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Collaboration, Community and ISTE 2011 by Frank Pileiro - Tech Learning

Collaboration, Community and ISTE 2011 by Frank Pileiro

This article is cross posted at the EdTech Innovations blog. Last week I had the pleasure to attend the annual International Society for Technology in Education (ISTE) conference in Philadelphia. This was really exciting for me since the last time
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This article is cross posted at the EdTech Innovations blog.

Last week I had the pleasure to attend the annual International Society for Technology in Education (ISTE) conference in Philadelphia. This was really exciting for me since the last time it was even near me, I am in Southern New Jersey, was when it came to Washington, DC. Even then, it was far enough away that the budget, both mine and the school district's, was only able to handle one day. That day was spent just trying to make it through the vendor area, and poster board sessions. Talk about a head spinning, overload of information!! This year was going to be different.

If you couldn't make it this year I suggest that you check out the following resources to give you a "flavor" of what you missed. As well as the opportunity to get some quality PD.

Here you go:

  1. The ISTE YouTube Channel - It has some great videos of the key notes (see Chris Lehmann's and be inspired), interviews and overviews of the conference.
  2. The ISTE Unplugged Wiki - It was created for those that always wanted to present but were not selected. This wiki, run by Steve Hargadon, allowed attendees to sign up for spots to present to their peers. Don't be fooled, the recorded sessions (45 of them) have some good quality PD. Check it out!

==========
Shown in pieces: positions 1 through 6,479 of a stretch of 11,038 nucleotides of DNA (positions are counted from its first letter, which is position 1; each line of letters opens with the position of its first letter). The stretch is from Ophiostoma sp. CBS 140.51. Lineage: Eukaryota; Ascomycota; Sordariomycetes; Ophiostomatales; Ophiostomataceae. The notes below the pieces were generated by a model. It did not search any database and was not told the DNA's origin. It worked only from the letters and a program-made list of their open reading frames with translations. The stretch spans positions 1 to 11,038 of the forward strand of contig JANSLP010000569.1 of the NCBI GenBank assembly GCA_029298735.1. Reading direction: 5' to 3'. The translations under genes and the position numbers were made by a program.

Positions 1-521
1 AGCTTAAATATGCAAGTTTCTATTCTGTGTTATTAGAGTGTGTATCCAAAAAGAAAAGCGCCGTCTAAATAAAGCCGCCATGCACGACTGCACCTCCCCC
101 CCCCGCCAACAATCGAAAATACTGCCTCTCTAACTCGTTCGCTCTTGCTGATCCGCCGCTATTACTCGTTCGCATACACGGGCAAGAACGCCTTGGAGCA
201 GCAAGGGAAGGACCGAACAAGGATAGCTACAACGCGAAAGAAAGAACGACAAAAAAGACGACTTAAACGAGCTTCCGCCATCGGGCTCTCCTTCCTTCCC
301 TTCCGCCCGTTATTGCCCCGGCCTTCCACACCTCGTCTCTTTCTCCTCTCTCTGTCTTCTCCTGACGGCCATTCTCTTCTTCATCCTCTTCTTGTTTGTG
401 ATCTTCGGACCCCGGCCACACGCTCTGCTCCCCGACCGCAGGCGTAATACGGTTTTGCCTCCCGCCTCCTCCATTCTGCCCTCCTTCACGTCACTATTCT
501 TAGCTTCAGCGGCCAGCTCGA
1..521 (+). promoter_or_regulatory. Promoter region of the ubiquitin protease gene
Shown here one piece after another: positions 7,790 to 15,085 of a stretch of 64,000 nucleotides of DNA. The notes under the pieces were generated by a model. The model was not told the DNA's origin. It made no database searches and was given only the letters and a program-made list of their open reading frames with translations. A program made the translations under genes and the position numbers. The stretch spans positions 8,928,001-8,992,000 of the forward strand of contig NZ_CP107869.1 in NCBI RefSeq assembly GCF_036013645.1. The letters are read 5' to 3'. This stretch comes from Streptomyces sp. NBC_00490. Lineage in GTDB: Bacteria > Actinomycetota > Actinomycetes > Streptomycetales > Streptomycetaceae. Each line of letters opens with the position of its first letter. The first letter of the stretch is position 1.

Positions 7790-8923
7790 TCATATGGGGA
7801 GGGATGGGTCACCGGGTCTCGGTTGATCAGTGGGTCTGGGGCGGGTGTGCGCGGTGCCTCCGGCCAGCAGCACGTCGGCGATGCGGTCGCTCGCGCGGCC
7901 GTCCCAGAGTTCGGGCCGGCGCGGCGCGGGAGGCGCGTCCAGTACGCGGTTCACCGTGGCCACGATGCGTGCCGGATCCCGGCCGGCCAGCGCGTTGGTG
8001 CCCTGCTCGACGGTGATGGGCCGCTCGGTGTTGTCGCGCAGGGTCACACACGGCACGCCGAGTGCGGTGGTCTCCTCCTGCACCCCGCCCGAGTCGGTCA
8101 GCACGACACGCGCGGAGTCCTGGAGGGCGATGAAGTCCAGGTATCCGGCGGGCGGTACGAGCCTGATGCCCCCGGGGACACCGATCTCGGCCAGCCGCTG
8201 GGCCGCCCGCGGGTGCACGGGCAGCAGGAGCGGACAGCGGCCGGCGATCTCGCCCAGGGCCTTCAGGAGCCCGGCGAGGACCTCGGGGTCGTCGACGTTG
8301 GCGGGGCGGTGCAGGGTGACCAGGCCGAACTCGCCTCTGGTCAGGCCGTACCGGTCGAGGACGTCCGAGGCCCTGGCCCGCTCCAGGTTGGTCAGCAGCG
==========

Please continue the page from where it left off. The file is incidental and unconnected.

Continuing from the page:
3. Use your Twitter hash tags to search out some good information that you may have missed. Just do a search for #ISTE2011, #ISTE11 or, if you are an ISTE member and belong to a Special Interest Group SIG just plug-in the initials of your group.

As huge as this conference was it was still all about collaboration and sharing. If you went and just wandered around this year with stopping in a "Playground," or a poster session you missed out. For example, I was walking through the videoconferencing playground and got a chance to stop and talk, live, with the distance learning person at the Rock and Roll Hall of Fame. I got a fantastic resource from a guy who was just sitting there on a computer screen waiting for someone to talk to him. Overall, it was a chance to see the best of the best showing off their talents and being more than willing to tell you about how they do it. That's what it's all about.

If you went, keep sharing and innovating. If you didn't, try to go when you can and look for the resources that are still out there for the taking. There are plenty of blogs for information as well as other resources from this conference. Do some searching, it will take you a whole lot less time then getting through the vendor area. I can promise you that!!

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